Another thing I would note is all those run block wins. Center isn’t always an easy position to collect those at, and my boy was just gobbling them up some games.

But really, those numbers just tell us what we already knew: Morse is a good center. He just is. Let’s talk about his film a bit.

The first thing that you notice about Morse is his athleticism.

It doesn’t matter if it’s a sprint to the edge on a stretch run or charging to the second level to find a linebacker to lock on to, Morse is unbelievably fast getting where he needs to go. So fast that he makes guys who are quite athletic (such as Eric Fisher and LDT) look slow in comparison. He gets to linebackers so quickly that it almost seems like they’re surprised, and then he locks on and it’s go time.

Here, Morse gets to the linebacker with unreal speed, then positions himself perfectly to stay between the defender and the ball carrier. There’s absolutely no threat to the runner on this play. Morse’s finish (a variation of the ol’ “I’ll crouch behind this dude and you push him” gag) is just the icing on the cake.

Morse’s athleticism isn’t limited to just sprinting, though. He’s got exceptional lateral agility and uses that to recover on the rare instances he finds himself out of position. He can turn a “loss” into a “neutral” with his quickness and knowledge of how to counter when things aren’t going his way. It’s so much fun to watch.

While we’re talking about run blocking, Morse’s ability there isn’t just limited to how quickly he’s able to run down the field. He is absolutely exceptional at sticking combo blocks.

So the general idea with combo blocks is that that you get to have your cake and eat it too. That is, you get the benefit of a double team initially (so extra push on a single defender) AND you have a linebacker or secondary player picked up by an offensive lineman.

What Morse is wonderful at doing is timing just how long he sticks with the double team before sliding off into the next level. The speed with which he leaves his teammate alone against the defender varies depending on the play. Sometimes he has to hit and run, others (like the example above, the game-icing first down against the Raiders) he sticks it out for much longer than you’d think possible. He just seems to understand exactly how long he has before he needs to move on. His Quickness makes him able to wait longer than most, which is a major benefit. Holding a double team even an extra .2 seconds can mean a push of another yard or two, which in a game of inches means a great deal (you know, like 36 or 72 inches).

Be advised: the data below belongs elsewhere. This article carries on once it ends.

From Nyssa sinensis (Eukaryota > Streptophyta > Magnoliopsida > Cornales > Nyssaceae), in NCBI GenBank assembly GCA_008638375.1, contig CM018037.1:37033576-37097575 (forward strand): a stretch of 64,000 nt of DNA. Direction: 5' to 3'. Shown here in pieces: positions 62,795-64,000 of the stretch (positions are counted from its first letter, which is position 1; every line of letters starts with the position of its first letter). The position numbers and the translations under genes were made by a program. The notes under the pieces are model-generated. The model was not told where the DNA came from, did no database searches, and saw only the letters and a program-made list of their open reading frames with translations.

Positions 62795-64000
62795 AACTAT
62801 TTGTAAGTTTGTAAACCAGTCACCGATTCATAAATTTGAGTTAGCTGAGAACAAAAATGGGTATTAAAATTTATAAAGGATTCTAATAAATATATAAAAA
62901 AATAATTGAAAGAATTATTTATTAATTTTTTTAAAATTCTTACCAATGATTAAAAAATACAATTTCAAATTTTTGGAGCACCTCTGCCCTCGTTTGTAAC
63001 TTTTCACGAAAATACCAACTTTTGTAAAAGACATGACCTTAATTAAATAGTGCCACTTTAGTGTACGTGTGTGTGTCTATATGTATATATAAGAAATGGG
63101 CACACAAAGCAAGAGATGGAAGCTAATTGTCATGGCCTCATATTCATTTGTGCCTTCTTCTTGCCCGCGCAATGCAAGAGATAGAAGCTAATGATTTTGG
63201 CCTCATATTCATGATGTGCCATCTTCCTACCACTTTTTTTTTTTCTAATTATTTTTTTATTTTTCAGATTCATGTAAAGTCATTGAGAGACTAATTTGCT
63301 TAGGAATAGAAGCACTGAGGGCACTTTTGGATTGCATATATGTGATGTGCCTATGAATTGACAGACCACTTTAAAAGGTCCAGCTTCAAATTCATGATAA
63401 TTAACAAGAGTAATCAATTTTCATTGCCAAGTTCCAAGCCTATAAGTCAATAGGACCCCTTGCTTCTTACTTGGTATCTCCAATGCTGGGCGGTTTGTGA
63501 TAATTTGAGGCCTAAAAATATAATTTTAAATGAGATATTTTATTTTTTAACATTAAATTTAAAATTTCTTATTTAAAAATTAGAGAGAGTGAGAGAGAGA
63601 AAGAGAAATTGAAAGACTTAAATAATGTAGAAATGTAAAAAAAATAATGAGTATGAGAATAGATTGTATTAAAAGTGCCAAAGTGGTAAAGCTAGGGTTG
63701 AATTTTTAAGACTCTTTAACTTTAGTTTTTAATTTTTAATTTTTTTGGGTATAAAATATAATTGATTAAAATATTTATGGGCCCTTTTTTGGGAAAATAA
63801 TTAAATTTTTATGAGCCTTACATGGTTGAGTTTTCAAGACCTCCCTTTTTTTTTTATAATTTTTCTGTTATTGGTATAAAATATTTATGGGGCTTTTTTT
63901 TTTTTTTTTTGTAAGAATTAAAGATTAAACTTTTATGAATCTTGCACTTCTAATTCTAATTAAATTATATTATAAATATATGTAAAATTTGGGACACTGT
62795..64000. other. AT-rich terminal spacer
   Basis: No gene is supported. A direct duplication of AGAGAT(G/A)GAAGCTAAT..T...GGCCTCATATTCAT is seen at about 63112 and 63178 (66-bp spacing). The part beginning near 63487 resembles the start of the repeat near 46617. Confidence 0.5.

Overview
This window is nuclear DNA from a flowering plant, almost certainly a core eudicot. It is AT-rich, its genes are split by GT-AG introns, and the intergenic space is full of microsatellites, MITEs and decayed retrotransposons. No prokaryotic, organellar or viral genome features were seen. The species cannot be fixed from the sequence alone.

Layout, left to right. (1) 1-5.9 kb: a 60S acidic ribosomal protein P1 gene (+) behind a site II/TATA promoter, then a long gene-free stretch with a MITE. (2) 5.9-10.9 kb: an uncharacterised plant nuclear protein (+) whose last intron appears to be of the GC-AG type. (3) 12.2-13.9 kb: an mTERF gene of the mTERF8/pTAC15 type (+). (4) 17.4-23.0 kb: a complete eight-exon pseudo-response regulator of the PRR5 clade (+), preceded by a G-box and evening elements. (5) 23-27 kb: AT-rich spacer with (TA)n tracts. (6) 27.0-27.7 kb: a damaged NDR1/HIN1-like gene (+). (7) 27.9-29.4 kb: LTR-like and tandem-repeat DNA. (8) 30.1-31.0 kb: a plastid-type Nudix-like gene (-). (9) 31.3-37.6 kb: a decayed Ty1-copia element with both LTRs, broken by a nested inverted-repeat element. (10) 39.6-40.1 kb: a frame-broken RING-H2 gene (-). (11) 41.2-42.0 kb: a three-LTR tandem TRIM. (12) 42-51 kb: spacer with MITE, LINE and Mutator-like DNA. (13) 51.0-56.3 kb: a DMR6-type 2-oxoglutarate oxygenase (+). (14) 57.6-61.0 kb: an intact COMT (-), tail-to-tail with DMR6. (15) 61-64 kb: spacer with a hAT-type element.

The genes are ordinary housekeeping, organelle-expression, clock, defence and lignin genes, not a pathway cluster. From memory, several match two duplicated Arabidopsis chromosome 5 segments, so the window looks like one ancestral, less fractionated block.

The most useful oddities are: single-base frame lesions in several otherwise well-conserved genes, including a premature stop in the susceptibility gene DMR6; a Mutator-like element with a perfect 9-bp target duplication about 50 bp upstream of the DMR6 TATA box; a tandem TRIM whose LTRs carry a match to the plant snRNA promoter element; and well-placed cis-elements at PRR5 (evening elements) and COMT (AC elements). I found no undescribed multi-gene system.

Here’s Morse in a situation he needs to speed things up (one of my favorite run-blocking GIFs of the year).

Morse’s ability to time his combo blocks is a great example of who he is as a run blocker and a player in general. He just understands how to play football. He’s great with angles and understands how to change his positioning according to where the runner is going. He gets into space quickly but rarely gets caught lunging in space at the second level (a rarity for pulling offensive linemen, as linebackers and secondary players are much quicker by nature).

In short, Morse is a wonderful run blocker, and I love him.

As a pass blocker, Morse is (for lack of a better word) an overachiever.

This is one of my favorite pass blocking GIFs of all time. While Vince Wilfork is hardly known for being a great pass rusher, he IS an incredibly large, incredibly powerful human who is much, much bigger and stronger than Morse. He’s actually the archetype of the only player who consistently gives Morse issues: the huge, powerful interior linemen, generally nose tackles.